Objectives: To evaluate the impact of hypertension and other risk factors on mortality, in particular cardiovascular mortality, in a geographically defined population of elderly subjects.
Design: An observational 25-year study of a total population.
Setting: The local health centre in the village of Dalby in southern Sweden.
Subjects: All men and women born in 1902 or 1903, living in Dalby, were, at the age of 67, invited for medical and psychological examinations. The population comprised 188 subjects (109 men and 79 women); 156 (83%) of them took part in the first medical examination. Blood pressure, heart rate, weight and height were measured and laboratory tests performed at entry. Blood pressures were thereafter recorded six times, and this report is based on a 25-year follow-up period ending in October 1994.
Main outcome measures: Survival analyses were performed, based on definition of underlying causes of death, divided into all-cause and cardiovascular.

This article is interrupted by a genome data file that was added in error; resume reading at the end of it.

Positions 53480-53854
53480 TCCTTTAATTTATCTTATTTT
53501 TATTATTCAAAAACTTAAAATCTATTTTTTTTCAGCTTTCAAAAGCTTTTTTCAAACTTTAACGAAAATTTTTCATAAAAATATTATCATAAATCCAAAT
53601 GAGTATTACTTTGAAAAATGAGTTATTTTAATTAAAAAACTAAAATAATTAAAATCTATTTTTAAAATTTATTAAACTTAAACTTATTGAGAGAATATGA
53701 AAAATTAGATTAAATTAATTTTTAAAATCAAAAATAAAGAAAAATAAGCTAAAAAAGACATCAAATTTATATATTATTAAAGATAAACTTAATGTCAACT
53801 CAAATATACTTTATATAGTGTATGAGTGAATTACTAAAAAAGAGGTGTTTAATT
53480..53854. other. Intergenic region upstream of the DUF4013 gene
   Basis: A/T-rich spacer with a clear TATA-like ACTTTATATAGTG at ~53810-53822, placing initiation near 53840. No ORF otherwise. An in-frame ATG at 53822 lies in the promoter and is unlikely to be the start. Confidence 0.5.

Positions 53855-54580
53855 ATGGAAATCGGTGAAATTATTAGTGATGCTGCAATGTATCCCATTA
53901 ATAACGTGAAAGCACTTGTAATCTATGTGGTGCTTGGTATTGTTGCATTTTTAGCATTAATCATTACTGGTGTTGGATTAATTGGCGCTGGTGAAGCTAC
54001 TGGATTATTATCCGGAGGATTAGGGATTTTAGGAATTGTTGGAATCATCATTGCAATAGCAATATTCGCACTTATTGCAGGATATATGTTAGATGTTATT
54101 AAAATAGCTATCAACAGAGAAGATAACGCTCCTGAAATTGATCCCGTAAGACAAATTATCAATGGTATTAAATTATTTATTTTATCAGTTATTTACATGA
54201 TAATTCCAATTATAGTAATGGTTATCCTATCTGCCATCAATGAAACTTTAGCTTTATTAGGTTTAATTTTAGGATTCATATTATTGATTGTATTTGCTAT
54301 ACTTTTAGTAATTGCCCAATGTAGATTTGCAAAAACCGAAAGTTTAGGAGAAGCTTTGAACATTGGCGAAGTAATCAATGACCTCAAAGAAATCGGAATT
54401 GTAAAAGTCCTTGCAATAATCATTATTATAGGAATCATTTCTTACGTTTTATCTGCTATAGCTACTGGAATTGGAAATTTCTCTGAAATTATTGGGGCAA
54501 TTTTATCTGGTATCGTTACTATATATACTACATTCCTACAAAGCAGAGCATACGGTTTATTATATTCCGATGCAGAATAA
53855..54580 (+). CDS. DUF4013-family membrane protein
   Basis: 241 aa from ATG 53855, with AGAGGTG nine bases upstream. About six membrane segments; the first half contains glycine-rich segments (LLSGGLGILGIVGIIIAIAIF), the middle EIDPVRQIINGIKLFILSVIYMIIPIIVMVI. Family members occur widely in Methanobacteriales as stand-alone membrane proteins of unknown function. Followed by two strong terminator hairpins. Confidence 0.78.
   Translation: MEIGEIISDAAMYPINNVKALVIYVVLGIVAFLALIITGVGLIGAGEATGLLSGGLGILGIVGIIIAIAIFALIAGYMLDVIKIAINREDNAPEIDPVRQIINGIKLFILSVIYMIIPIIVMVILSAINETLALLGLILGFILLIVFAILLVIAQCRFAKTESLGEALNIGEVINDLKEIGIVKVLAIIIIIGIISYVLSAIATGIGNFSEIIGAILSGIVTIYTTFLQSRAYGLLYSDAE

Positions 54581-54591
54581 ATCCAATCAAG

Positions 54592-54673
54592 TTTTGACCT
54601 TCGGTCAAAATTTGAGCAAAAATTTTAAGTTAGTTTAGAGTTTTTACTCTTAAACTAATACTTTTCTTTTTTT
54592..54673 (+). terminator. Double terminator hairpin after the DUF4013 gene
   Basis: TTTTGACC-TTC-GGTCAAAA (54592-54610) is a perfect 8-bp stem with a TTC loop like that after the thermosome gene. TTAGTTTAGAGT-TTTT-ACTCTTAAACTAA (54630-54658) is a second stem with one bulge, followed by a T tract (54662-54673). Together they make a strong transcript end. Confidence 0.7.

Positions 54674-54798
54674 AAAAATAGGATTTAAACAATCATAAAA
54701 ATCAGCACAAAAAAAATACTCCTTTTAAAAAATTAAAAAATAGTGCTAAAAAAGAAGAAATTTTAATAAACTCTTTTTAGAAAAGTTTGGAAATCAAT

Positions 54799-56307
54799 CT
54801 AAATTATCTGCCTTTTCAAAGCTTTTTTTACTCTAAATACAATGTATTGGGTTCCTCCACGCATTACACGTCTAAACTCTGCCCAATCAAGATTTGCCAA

Results: At entry, females had higher blood pressure than males, both at baseline and during the first 16 years of the study, regardless of whether they were hypertensives or not. Most men smoked but only a few women. At the end of the follow-up of the present study in 1994, 138 out of 156 (88%) subjects had died and only 18 (12%) remained alive; 78 (57%) had died of a cardiovascular disease. In men, a diagnosis of hypertension as well as increased blood pressure at entry was associated with increased mortality. In women this was the case for blood pressure and risk of cardiovascular mortality. In men, both systolic and diastolic blood pressures during the study were significant risk factors for death, whereas in women this was not the case.
Conclusions: Elderly male hypertensives ran an increased mortality risk even though they were treated according to the then current guidelines; female hypertensives seemed to run the same risk of dying as normotensive females.